Automatic Watch Service Interval – What You Need To Know

Automatic Watch Service Interval – What You Need To Know

Automatic watch is one of the unique watches available currently thanks to its mechanical timekeeping mechanism. But like all mechanical devices, automatic watch also needs to be serviced.

But how often do we need to service automatic watches? In general, automatic watch needs to be serviced once every 3 to 5 years, depending on the manufacturer’s recommendation.

While this is a standard guideline, there are some factors which will affect the service interval. In addition, there are also signs that the watch might need servicing even before the interval period. Lastly, we’ll take a look at how much a service will cost and how long a service will take.

Automatic Watch Service Interval

The 3 to 5 years service interval for automatic watches is one of the most recommended guideline out there. Indeed, this falls within most of the watchmakers own guideline of service interval.

Some watchmakers might even have a longer service interval. Most famous is Rolex when it announced that new watches will only need to be serviced once every 10 years! Now that’s definitely a sweet deal as the cost of servicing a Rolex can be quite huge compared to cheaper watches.

Either way, it’s highly recommended for you to check the manual or the retailer on what’s the typical service interval for that specific watch movement or brand. Certainly, you don’t want to be too conservative or too optimistic either.

One of the important thing to remember about service intervals is that it will ensure the watch is running in prime condition. In addition, you also want to avoid the worst case of the watch suddenly broke down which might mean a costlier repair bill in the future.

So what does it mean to service a watch? Servicing a watch means opening up the watch, taking out the movement, cleaning the parts, re-oiling it and then closing the watch. If there’s any broken parts, then the parts will need to be changed.

The service might also include demagnetization of the watch – which is quite important as there are many electronic items around us nowadays. In addition, you can also do adjustment to the movement to improve its accuracy which is something that I’d always recommend.

Other than that, you might also want to polish the watch case and bracelet to pristine condition. It’s very common for a heavily used watch to be damaged here and there so having these polished again is definitely worthwhile.

Factors Affecting Service Interval

There are a few factors affecting service interval with one of them, movement & recommendation by the watch manufacturer, has been stated above.

Without a doubt, sticking to the service interval recommended by the watch manufacturer is the safest bet that you can take in order to protect and keep your watch running perfectly for years.

Not to mention you can avoid costly movement repairs down the road (though this is more applicable to luxury watches and not so much on cheap low-end watches as for the latter, it can be cheaper to just buy a replacement watch rather than repairing it. More about this in the later section).

Another factor that affects service interval is frequency of use, or in other words how frequent you use the watch. If you’re using your automatic watch daily, then chances are by the third year, there is significant wear and tear on the movement’s parts after continuously running for 3 years.

At this point of time, the 3-year recommendation seems valid and a service is perfectly justifiable to keep the watch running in tip-top condition for many more years.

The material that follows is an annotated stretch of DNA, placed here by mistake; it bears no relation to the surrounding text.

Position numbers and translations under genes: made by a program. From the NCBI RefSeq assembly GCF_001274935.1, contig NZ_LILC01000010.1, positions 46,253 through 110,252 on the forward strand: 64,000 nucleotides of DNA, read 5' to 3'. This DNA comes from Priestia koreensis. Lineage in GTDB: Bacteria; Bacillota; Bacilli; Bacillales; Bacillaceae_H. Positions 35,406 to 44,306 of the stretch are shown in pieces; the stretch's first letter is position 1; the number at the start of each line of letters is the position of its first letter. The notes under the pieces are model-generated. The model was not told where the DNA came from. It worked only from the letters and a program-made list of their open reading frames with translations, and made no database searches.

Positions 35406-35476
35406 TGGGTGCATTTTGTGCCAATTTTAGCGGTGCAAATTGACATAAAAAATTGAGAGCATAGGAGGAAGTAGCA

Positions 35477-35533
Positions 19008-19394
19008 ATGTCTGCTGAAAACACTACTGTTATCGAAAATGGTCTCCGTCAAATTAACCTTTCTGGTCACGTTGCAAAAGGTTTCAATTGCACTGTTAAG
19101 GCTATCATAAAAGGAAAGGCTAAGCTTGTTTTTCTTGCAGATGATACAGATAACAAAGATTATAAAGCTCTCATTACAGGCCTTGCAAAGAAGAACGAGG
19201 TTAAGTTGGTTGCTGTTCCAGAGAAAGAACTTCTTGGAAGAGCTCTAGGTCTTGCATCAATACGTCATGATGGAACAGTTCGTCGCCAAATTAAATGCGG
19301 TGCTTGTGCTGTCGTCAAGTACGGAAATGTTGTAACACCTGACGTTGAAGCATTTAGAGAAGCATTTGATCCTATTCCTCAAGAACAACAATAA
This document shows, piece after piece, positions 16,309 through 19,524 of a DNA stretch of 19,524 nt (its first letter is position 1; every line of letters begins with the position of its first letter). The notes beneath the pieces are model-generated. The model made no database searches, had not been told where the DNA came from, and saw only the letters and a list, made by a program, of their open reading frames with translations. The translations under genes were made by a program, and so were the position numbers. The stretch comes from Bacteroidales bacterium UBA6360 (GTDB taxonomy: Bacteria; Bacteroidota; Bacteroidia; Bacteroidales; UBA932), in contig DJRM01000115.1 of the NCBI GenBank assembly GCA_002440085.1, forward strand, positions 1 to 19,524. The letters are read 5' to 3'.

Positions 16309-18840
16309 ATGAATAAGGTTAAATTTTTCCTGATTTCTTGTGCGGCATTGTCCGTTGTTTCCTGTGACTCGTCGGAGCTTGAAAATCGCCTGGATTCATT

But if you’re someone that have a few watches in his/her collection and cycles through each of them once every few days, then chances are your watches will only be running for a few months in a year.

In this case, by the third year, the wear and tear of your watches is significantly lesser than the watch in the first scenario, and the recommended 3-year service interval is not something that you have to follow. In this case, you can push the service for another year or two.

I’d have to state that this is my opinion and what I’ve been practicing so far. If you look on the internet, there are many peoples with different opinion on when to service their watches. Some say that the oils in the watches will gunk up in 3-5 years irregardless of how frequent you use it.

But for me, I’d definitely try to be on the logical side of things – more so because I don’t want to spend huge amount of money to service all my watches every 3-5 years. I’d prefer to spend money on acquiring new & exotic watches instead (comment below if you agree with me lol!).

Another important factor for service interval is how heavy you use your watches for. For example, it is a good idea to be more conservative and stick to the recommended service interval for the watches that you use for diving, swimming, or any other outdoor activities.

Such activities place huge stress on the watch components so much so there is a high likelihood for some damage to be done on it. Thus, sticking to the 3-5 years service interval might be a good idea for these watches.

In addition, you’re better off with changing the o-rings and gaskets on your dive watches every 2-3 years as these rubber components are easily damaged and deteriorated over time. As these are very important for the water resistance rating of the watch, then keeping it fresh and usable is very important before you use the watch near water.

Signs That Your Automatic Watch Needs Servicing

While the 3-5 years is recommended for service interval, I’d suggest to always be attentive to the performance of your automatic watch.

Part of the charm of automatic watch is it’s very much mechanical in nature, and any change in the components might affect the overall watch behavior, which you can notice just from using the watch day-in and day-out.

Just like a car, you need to be attentive to these things so that you can intervene before its too late.

One such common issue is lack of accuracy. If you suddenly notice that you watch run too fast/slow than it is usually, then it might be a sign to bring it to a watchmaker.

Do keep in mind that a few seconds fast/slow is not a cause for concern, especially if you don’t wear the watch daily. For me, I’d look at lack of accuracy of outside the specifications listed for the movement before coming into the conclusion that a visit to a watchmaker is required (read my previous article here on the accuracy specification on some of the most popular movements currently).